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Jill Lepore in The New Yorker on Komen and Planned Parenthood Lepore opens with an anecdote in which Ben Franklin offers his sister advice on a potential cure for the breast cancer that is killing their other sister. "There was no cure. There is still no cure," she writes. This week, the Susan Komen for the Cure Foundation, a breast cancer charity, caused an uproar when it decided to deny funding to Planned Parenthood. The decision "exposes more than a division over contraception and abortion. It exposes a gruesome truth about politics in this country. In American politics, women's bodies are not bodies, but parts," she argues. Lepore tells the story of the women's health movement through this lens, and describes the politics surrounding this week's decision and the larger movement to defund Planned Parenthood. She ends with another history of the women in Benjamin Franklin's family, many of whom died early, leaving behind young children named after their fallen relatives. "For the unending pregnancies and difficult deliveries that felled young women, [Franklin] had no cure. There was no cure. Not then."
Jonathan Alter in Bloomberg View on Gingrich's attacks
After a bitterly fought campaign of attacks on both sides in Florida, Newt Gingrich didn't congratulate Mitt Romney in his election night speech, nor did he call to concede. "Now he's hell-bent on chasing Romney around the U.S. for the next seven months making his life miserable. Who does this help? I say Romney," writes Alter. He describes conventional wisdom that has the attacks helping only Obama. But he notes past campaigns in which a more extreme candidate kept up attacks on politicians like Bill Clinton, arguing they help a candidate look more moderate as he heads into a general election. After taking conservative positions through the primaries, Romney could use that move to the center. "[T]he weak economy still gives [Romney] a strong chance if he can find the median strip of American politics. Newt Gingrich wants to push him there, inadvertently helping the man he despises to become president."
Robert Pape in The New York Times on intervening in Syria
As the casualties of Bashar al-Assad's attacks on dissidents clime to 7,000 in Syria, some in the West wonder why we haven't mounted an opposition similar to the one in Libya to stop the killings. "A new standard for humanitarian intervention is needed. If a continuing government-sponsored campaign of mass homicide ... is occurring, a coalition of countries ... should intervene to stop it, as long as they have a viable plan, with minimal risk of casualties for the interveners," writes Pape. He describes failures of current U.N. policy on stopping genocide, and he proposes a lower bar with more pragmatic goals. But he says we probably can't replicate the Libyan intervention in Syria yet because the opposition has yet to stake out a city or territory of control. "A mass-homicide campaign is under way there, but a means to stop it without unacceptable loss of life is not yet available."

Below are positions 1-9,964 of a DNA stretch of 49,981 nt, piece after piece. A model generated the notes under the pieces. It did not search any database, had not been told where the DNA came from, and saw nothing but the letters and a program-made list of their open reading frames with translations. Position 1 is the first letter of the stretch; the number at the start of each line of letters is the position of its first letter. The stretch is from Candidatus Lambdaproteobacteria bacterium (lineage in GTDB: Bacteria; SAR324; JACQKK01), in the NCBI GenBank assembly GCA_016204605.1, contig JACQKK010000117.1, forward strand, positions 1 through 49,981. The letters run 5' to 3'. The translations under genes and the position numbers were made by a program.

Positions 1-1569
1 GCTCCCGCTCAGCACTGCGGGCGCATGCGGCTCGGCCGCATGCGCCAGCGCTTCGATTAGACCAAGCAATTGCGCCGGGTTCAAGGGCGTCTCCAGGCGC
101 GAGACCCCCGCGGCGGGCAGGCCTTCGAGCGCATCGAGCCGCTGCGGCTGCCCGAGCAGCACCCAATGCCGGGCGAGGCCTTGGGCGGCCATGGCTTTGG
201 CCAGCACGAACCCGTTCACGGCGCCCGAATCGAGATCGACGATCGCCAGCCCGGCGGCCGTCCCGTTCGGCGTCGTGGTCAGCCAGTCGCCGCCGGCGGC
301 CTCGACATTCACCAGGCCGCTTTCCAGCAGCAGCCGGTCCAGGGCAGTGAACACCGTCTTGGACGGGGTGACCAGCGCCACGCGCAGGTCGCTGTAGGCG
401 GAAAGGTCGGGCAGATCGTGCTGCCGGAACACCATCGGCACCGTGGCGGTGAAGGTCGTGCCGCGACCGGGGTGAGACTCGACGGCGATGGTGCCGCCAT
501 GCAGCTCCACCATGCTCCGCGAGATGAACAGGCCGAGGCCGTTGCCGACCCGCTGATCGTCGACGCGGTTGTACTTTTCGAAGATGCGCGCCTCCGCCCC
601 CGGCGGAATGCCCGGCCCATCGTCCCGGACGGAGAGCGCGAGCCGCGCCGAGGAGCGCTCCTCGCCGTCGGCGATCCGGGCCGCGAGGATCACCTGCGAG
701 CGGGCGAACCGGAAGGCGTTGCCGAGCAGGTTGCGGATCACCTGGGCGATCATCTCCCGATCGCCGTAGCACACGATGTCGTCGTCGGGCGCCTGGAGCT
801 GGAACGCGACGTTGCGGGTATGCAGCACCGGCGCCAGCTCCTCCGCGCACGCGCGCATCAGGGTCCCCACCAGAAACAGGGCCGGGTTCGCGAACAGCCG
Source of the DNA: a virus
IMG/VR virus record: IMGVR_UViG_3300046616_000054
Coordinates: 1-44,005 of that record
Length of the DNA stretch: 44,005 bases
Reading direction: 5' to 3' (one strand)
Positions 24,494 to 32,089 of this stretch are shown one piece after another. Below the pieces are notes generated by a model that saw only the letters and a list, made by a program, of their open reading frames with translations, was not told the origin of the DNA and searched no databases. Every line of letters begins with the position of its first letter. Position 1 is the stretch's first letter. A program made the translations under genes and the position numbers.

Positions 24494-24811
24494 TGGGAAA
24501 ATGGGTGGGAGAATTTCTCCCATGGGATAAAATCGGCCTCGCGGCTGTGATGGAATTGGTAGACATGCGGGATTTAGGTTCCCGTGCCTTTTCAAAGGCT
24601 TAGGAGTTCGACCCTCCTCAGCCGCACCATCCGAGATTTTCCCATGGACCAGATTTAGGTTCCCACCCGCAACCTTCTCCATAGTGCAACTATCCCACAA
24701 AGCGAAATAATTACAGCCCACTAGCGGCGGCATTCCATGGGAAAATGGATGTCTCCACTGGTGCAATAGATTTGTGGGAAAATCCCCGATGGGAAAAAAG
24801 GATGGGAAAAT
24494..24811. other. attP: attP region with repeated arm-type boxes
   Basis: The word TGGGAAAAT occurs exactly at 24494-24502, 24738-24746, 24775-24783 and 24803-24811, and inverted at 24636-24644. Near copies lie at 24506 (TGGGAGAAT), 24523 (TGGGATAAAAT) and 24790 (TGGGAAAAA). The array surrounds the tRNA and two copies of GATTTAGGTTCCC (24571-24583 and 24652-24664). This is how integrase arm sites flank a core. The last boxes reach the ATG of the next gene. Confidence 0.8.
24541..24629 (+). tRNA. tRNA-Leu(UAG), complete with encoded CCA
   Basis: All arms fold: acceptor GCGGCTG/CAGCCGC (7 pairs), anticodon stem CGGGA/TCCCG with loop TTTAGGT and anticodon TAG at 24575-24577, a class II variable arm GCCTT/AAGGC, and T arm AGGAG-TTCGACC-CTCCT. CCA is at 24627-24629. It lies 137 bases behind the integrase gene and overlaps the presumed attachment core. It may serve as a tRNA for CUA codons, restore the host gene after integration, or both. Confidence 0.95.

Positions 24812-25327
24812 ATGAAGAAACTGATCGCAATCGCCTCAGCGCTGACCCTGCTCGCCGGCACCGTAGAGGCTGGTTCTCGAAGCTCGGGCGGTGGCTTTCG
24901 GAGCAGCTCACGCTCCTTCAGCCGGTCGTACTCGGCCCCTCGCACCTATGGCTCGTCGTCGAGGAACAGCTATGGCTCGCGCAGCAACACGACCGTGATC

Peggy Noonan in The Wall Street Journal on Obama's Catholic decision
This week President Obama approved a ruling that says Catholic institutions must provide insurance that covers abortions and contraception. "There was no reason to pick this fight. It reflects political incompetence on a scale so great as to make Mitt Romney's gaffes a little bitty thing," writes Noonan. She devotes some of her column to discussing Romney's comment on "poor people" and the mainstream Republican disillusionment with him. But she returns to the Catholic decision, arguing that Obama had little political incentive to make it. Nor, she says, is it compatible with the Church's first amendment rights. Catholic voters in swing states helped elect him, and their outrage will not help his chances in 2012. "There was nothing for the president to gain, except, perhaps, the pleasure of making a
great church bow to him."
Charles Krauthammer in The Washington Post on Syria's strategic importance to Iran
There's more than enough moral incentive to intervene in Syria, writes Krauthammer, but there's also strategic reason for it. "Imperial regimes can crack when they are driven out of their major foreign outposts ... The fall of Bashar al-Assad’s Syria could be similarly ominous for Iran," he writes. Krauthammer describes Syria's strategic importance to Iran, describing their religious, ethnic, and sectarian alliance. and he also writes of Iran's growing influence in other countries. He argues a fallen Assad would significantly weaken Iran in the region, noting that this probably motivates the Arab League's support for his ousting. "In diplomacy, one often has to choose between human rights and strategic advantage. This is a rare case where we can advance both — so long as we do not compromise with Russia or relent until Assad falls."
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is an associate digital editor at Boston Magazine
and a former staff writer for The Atlantic Wire.